That should be interesting. The unions haven’t exactly welcomed pension cuts in their public reactions, but they’d be well advised to come to the committee with some ideas of their own. Because the state of the pension funds — especially the teachers’ fund — is not good.

(Pearce’s PowerPoint presentation to the committee, and her full report on the state of the pensions, can be found on the GovOps website.)

And the unions ought to be prepared for this. According to Pearce, she’s been meeting with them “at least weekly since mid-December” to discuss what to do. She also held virtual town meetings with roughly 1,000 members of the Vermont-National Education Association and around 350 members of the Vermont State Employees Association. She told the committee she wanted the unions to be involved throughout the process.

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In Which I Discover the Limits of Phil Scott’s Generosity to Business

Throughout his tenure as Vermont governor, and even more so during the pandemic, Phil Scott has been a friend to the business community. Ever solicitous of their needs, ever willing to step up when a helping hand is required.

But finally, I have identified the boundary of this unending love. It’s at the level of microbusiness — those with five employees or fewer.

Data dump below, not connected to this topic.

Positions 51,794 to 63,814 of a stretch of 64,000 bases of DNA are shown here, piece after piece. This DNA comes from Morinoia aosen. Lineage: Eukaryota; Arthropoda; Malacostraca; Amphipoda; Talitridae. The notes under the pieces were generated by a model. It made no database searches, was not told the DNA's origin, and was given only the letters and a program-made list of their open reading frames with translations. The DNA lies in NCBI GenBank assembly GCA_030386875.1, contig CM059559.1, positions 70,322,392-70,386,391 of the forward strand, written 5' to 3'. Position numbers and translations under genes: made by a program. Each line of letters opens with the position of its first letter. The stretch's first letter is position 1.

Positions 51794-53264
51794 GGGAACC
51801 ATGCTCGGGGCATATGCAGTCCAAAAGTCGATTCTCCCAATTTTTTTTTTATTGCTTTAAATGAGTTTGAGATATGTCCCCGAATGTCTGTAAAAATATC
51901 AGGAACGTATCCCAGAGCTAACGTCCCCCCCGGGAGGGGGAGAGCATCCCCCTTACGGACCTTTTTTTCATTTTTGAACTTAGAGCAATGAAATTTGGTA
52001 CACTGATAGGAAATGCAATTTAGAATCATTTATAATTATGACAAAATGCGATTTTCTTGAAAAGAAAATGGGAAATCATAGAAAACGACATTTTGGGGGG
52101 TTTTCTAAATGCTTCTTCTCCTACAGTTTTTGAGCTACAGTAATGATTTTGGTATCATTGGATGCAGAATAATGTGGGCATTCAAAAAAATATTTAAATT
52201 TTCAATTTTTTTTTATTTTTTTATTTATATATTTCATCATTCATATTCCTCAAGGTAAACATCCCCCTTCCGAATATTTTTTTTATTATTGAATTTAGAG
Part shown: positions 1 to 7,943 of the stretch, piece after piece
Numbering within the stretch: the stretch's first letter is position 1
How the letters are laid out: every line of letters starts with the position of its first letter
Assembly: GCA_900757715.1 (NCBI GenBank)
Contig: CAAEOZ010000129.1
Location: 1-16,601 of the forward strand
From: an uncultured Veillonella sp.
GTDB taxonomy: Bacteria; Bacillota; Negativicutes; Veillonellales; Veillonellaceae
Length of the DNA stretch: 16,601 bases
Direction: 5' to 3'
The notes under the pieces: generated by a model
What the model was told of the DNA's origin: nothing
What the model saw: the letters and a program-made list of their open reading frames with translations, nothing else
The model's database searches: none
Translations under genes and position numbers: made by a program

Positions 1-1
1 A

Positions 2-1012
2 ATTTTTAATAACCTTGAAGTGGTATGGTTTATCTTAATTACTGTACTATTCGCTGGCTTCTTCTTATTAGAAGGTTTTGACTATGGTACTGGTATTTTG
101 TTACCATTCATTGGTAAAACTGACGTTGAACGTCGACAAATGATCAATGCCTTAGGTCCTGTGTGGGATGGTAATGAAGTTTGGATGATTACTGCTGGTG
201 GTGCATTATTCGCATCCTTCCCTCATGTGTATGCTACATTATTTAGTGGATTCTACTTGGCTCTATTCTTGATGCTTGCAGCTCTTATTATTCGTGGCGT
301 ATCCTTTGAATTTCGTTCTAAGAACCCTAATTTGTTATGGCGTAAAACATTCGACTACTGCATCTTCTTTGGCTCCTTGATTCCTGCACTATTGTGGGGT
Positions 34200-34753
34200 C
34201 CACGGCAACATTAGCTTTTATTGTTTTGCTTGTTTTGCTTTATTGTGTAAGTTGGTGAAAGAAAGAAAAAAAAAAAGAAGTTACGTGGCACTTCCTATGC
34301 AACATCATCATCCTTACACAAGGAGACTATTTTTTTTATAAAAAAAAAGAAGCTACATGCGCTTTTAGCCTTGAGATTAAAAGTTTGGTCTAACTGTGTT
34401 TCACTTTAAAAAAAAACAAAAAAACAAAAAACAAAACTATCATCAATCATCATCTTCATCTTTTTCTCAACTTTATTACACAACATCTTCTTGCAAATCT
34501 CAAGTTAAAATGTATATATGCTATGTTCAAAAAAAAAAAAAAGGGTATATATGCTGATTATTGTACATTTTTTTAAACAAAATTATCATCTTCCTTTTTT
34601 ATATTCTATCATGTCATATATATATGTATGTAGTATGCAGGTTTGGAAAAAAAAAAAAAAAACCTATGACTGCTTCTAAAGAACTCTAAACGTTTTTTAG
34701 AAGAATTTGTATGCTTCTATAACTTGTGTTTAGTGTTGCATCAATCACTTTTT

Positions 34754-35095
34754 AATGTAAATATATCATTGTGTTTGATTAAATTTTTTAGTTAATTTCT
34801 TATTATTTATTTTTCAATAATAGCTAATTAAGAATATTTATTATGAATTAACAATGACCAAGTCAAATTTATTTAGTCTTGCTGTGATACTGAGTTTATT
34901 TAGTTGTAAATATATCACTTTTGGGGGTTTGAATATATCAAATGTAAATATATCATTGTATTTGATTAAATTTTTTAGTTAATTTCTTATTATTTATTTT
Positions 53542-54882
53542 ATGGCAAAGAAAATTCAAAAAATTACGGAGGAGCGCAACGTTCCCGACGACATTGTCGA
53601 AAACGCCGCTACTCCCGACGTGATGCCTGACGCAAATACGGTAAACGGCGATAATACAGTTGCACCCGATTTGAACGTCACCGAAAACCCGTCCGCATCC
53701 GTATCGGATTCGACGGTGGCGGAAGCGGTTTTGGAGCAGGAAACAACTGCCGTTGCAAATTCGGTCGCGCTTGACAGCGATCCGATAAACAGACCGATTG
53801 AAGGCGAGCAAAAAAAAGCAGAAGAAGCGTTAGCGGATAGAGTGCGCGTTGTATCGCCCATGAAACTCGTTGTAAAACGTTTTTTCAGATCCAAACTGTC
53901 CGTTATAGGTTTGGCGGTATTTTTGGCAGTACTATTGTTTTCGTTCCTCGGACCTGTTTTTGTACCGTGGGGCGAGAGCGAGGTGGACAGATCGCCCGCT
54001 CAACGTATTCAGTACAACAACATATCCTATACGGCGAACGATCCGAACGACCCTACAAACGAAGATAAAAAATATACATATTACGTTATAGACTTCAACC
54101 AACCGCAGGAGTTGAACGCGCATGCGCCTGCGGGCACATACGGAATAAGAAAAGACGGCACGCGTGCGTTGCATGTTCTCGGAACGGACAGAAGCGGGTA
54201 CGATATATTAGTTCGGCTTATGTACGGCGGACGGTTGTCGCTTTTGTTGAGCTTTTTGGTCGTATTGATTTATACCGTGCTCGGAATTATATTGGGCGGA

This morning, the House Commerce and Economic Development Committee heard testimony about the state’s Microbusiness Development Program and its Covid-19-specific effort called EMBRACE*, which provides advice and grant funding to these smallest of businesses. And one of the things I learned from the testimony was that, in his FY2021 budget, Scott proposed eliminating the program’s funding.

*Economic Micro Business Recovery Assistance for the COVID-19 Epidemic. Must have taken a committee quite a while to come up with that.

The Legislature restored the money. Which turned out to be a very timely thing, because the Covid-19 pandemic pushed many microbusinesses to the brink of disaster. EMBRACE did a lot to keep them alive.

In his FY2022 budget, Scott has proposed to level-fund the program. But in each of the last three years, it has received an extra $100,000 over its base amount. Scott doesn’t want to continue that. And with the pandemic still raging, microbusinesses still need a lot of help.

Meanwhile, Scott’s budget is full of grant programs and tax credits for bigger businesses and favored classes of white-collar workers.

After the jump: Tattoos and Eggplant Parm.

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A Pair of Hardcore Trumpsters Are Running for Barre City Council

Meet Brian Judd, everyone. Candidate for Barre City Council, challenging Ward 2 incumbent Teddy Waszazak. Frequent Facebook poster. And QAnon-style nutcase.

The other hopeful who features hateful Trumpist crap on his Facebook page is Timothy Boltin, who will oppose Emel Cambel for a Ward 1 seat currently held by the retiring John Steinman. (Boltin is also the owner of Delicate Decadence, a downtown bakery that you can decide whether you choose to patronize or not. I won’t.)